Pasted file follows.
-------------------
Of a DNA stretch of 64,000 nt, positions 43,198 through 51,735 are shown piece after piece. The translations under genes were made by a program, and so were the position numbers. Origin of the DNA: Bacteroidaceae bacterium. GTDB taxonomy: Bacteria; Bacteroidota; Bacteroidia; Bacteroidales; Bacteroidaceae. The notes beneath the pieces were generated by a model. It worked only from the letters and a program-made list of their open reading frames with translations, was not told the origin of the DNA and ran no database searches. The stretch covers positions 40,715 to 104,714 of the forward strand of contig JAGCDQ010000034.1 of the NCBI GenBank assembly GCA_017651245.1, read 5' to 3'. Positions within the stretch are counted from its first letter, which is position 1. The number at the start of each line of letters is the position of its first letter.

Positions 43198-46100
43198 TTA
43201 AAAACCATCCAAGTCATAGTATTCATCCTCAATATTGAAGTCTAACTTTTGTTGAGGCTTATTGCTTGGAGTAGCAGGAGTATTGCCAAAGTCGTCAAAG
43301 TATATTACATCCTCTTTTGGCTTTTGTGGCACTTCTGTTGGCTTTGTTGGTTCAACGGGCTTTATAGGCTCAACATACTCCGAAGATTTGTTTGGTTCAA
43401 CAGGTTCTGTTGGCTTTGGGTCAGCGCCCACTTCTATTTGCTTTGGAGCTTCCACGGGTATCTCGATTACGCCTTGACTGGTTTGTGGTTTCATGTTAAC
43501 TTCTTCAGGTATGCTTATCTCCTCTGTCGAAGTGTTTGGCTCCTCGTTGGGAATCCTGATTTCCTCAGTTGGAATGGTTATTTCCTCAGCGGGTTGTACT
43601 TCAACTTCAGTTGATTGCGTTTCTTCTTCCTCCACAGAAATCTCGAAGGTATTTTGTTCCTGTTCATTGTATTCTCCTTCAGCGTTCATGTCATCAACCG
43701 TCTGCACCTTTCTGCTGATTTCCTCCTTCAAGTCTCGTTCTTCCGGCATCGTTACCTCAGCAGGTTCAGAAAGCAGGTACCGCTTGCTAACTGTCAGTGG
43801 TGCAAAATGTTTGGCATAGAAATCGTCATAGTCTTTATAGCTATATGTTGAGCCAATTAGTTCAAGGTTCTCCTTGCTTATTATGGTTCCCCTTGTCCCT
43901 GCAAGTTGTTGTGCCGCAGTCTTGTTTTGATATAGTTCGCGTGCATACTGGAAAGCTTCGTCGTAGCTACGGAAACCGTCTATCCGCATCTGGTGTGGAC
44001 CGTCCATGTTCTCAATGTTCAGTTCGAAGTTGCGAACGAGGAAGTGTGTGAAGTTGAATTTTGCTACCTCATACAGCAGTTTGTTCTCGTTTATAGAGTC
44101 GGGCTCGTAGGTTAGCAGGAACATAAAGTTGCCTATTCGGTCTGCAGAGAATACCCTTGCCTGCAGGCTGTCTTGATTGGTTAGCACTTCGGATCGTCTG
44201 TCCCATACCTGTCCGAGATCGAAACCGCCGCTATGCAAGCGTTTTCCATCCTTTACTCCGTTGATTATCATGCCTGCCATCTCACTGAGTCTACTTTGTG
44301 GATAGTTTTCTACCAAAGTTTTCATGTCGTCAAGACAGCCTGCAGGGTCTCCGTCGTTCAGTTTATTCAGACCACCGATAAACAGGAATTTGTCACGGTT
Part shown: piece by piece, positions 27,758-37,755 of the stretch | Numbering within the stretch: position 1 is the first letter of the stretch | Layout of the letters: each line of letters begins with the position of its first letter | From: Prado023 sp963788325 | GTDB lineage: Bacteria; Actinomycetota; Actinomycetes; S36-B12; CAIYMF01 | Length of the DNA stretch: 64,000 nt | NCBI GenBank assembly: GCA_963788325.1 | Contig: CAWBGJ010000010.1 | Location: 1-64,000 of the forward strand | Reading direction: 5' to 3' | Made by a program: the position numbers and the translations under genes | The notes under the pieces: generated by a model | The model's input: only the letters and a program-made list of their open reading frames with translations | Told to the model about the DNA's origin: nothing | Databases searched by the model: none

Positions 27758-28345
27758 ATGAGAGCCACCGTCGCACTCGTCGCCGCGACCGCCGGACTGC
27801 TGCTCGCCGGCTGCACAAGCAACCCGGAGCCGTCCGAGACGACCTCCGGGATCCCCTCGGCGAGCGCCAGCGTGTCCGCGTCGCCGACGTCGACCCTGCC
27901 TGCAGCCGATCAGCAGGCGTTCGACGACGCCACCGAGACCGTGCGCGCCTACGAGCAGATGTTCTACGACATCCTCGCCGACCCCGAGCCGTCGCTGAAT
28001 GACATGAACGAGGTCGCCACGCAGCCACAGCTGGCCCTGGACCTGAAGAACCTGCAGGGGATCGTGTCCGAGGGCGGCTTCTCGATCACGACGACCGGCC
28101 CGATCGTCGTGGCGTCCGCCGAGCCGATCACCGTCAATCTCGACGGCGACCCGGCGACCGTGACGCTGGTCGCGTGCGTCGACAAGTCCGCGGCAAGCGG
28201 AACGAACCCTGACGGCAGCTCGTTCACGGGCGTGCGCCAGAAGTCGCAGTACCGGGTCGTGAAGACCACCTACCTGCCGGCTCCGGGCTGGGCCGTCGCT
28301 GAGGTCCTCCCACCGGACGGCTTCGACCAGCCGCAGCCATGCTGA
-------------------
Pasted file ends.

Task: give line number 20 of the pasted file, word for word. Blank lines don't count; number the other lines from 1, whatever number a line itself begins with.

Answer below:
27901 TGCAGCCGATCAGCAGGCGTTCGACGACGCCACCGAGACCGTGCGCGCCTACGAGCAGATGTTCTACGACATCCTCGCCGACCCCGAGCCGTCGCTGAAT